“I mean [Patrick Kane], you look at his possession numbers, he's not in the top half of our team, but no one would doubt that he's a tremendous possession player. If you look at high-danger chances for or against, it doesn't look good on the paper if you go to those sites. But no one would doubt that he's our most dangerous offensive player. 5-on-5 since December I think he's plus-20. So I think you have to be careful how you interpret stuff."

And he’s right. No player in the NHL this season had the puck on his stick more than Kane, who averaged 1:19 per game, according to thepointhockey.com. He also ranked among the top 5 in controlled zone entries and puck possession in all areas. 

And to Colliton’s point, the Blackhawks as a team ranked No. 1 at generating scoring chances off the rush. So they’re obviously on the right track in that department, which is a big part of the game nowadays.

But where the Blackhawks can separate themselves from the bottom of the pack next season is by strengthening their cycle game and wearing out the opposition by literally possessing the puck that way, not necessarily through shot attempts. That’s a formula teams have used to beat the Blackhawks this season, and one that works against any team. It’s a large reason why the Blackhawks have given up the most high-danger chances, because they weren't great at defending against the cycle.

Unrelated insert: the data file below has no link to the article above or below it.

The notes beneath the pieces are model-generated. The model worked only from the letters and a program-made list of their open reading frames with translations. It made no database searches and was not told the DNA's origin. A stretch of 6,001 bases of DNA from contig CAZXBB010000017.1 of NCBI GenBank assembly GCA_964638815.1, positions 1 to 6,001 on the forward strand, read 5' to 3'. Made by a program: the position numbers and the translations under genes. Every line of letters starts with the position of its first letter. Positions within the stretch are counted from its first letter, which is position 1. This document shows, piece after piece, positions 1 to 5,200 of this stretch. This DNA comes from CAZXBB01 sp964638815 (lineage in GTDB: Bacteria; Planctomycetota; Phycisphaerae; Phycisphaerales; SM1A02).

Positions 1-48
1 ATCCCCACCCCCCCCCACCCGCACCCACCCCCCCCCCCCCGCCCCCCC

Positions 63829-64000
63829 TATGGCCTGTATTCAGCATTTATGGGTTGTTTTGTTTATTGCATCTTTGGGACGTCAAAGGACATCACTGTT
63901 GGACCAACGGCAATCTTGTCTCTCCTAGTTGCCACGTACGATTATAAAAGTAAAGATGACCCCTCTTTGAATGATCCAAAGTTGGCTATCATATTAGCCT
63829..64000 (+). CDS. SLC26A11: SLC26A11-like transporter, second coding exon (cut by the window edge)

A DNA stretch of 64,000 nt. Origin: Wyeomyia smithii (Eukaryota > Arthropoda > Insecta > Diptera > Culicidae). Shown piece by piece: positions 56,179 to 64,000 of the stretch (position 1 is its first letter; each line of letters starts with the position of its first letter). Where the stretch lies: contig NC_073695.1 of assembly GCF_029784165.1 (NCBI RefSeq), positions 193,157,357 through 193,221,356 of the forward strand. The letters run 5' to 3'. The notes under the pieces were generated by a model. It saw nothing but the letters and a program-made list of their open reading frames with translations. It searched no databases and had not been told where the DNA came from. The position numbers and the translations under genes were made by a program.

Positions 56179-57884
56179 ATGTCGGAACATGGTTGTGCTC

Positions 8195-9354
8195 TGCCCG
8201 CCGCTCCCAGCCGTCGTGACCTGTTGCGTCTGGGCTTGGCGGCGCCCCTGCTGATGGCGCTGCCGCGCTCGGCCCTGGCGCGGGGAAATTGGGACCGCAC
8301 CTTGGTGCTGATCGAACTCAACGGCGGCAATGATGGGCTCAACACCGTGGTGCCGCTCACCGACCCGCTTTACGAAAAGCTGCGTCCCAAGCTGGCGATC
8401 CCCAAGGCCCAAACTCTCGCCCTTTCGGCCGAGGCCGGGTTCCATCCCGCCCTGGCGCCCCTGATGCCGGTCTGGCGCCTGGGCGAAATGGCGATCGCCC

It’s easy to place the blame on the blue line group when the defensive numbers across the board are near the basement, but it’s going to take all three forwards and both defensemen on the ice at a time working as a five-man unit to get the bigger issue solved next season.

“You defend with five guys and you attack with five guys,” Colliton said. “That’s the way the game is played now. Forwards and the D got to work together, whether it’s defending — you start defending in their end by how you play with the puck and your gap and your back-pressure and all the way up the ice. We can be better at controlling the neutral zone and denying clean entries and if you do a good job of all that, you’re in your D-zone less, and then of course, you’ve got to be better there, too.

“Protecting the middle of the ice and getting in shot lanes and controlling the front of our net. I think compared to the rest of the teams in the league, we gave up more deflections and tips and rebounds. So we’ll work on all that.

“I think it needs to look more like it has lately, and less like it did in November and December. We’ve seen a progression, but obviously got some work to do over the summer to prepare and make sure we don’t waste training camp. We’ll be better.“

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Blackhawks Talk Podcast: It's time to be active in the change